Means and standard deviations for men and women on the factors and facets of NEO-PI-3 based on the Swedish population sample are presented in table 1. Thirty-five of the 37 new items suggested by  had a higher item-total correlation in the Swedish version than its corresponding old item. Women scored higher than men did on the Neuroticism, Openness to Experience and Agreeableness factors. There were no gender differences in Extraversion and Conscientiousness. On facet level men scored higher than women only on "assertiveness" and "excitement-seeking" belonging to Extraversion. In the facets "gregariousness", "actions"," ideas", "competence", "achievement-striving", "self-discipline" and "deliberation" there were no significant gender differences. Women scored significantly higher than men on the 21 other facets.
Table 1: Cronbach's alpha, means and standard deviations for men and women on factors and facets in NEO-PI-3. Congruence coefficients (Cc) between the Swedish versions of NEO-PI-3 and NEO-PI-R. View Table 1
Foremost Neuroticism (-0.29) and Extraversion (-0.15) were negatively associated to age but Agreeableness (0.23) and to some degree Conscientiousness (0.09) were positively associated to age. This shows that the association between age and personality is weak or moderate.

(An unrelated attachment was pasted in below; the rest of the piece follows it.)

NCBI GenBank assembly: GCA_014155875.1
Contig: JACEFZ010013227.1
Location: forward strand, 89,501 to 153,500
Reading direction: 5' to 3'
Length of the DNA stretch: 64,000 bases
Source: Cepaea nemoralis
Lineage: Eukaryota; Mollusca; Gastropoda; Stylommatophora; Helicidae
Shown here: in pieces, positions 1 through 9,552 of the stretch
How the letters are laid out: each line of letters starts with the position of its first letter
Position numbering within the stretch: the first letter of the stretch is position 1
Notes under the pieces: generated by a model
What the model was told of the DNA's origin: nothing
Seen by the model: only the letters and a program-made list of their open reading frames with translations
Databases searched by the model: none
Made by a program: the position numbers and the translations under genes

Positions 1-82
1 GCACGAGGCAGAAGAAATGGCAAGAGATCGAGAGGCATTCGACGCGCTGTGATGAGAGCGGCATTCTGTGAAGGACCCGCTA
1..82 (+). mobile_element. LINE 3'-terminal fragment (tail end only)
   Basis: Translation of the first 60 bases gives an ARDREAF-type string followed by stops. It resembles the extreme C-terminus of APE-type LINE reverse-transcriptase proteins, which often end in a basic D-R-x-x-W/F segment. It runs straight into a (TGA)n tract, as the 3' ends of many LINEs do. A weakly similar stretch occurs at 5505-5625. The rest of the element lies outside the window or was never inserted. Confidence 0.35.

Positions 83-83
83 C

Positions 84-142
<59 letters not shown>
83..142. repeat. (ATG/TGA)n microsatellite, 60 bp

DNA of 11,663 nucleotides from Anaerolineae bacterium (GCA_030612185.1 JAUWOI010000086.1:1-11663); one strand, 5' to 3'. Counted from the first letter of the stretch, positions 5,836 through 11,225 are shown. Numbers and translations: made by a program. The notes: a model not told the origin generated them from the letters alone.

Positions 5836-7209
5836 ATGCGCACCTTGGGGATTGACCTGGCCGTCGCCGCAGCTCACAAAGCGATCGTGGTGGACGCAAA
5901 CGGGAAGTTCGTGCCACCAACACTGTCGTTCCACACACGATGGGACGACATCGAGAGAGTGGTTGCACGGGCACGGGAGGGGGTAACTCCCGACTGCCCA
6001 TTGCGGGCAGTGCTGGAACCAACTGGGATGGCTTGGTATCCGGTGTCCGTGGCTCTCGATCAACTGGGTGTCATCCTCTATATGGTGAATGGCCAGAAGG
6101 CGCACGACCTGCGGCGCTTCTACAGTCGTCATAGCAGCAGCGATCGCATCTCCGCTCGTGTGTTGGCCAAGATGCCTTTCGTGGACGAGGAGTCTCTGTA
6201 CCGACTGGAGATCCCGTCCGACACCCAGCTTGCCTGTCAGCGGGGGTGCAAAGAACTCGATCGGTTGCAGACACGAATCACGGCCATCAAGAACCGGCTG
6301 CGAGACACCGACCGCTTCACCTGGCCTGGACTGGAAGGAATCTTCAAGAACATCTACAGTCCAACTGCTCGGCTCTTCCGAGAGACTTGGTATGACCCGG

A test of the construct validity of the Swedish NEO-PI-3 was made using a confirmatory factor analysis. The construct validity of the factors of NEO-PI-3 was low (Table 2) and lower than that of NEO-PI-R . According to  the Root Mean Square Error of Approximation (RMSEA) should be below 0.08 and both CFI and TLI should be equal to or above 0.90. RMSEA indicates that the Openness factor was best fitted to the data. However, the CFI and TLI indicate that the Neuroticism factor was best fitted. An explorative principal axis factoring with promax rotation showed an overlap between Openness to Experience and Extraversion and between Agreeableness and Extraversion. According to 95% Confidence Intervals (not shown) there was a non-significant tendency towards higher internal reliabilities for four of the five factors and twenty-one of the 30 facets in NEO-PI-3 as compared to NEO-PI-R. The equivalence between NEO-PI-R and NEO-PI-3 was found to be high since all congruence coefficients except one was above 95.
Table 2: Confirmatory factor analysis of NEO-PI-3 testing the hypothesis of facets loading in five factors. Chi-square, p, degrees of freedom, Root mean square error of approximation, Comparative Fit Index, Tucker-Lewis Index. View Table 2
Ninety-five percent confidence intervals showed that both women and men scored significantly higher on Openness to Experience and men also on Conscientiousness in the NEO-PI-3 sample as compared to the NEO-PI-R sample. A reversed trend was found on the Neuroticism factor.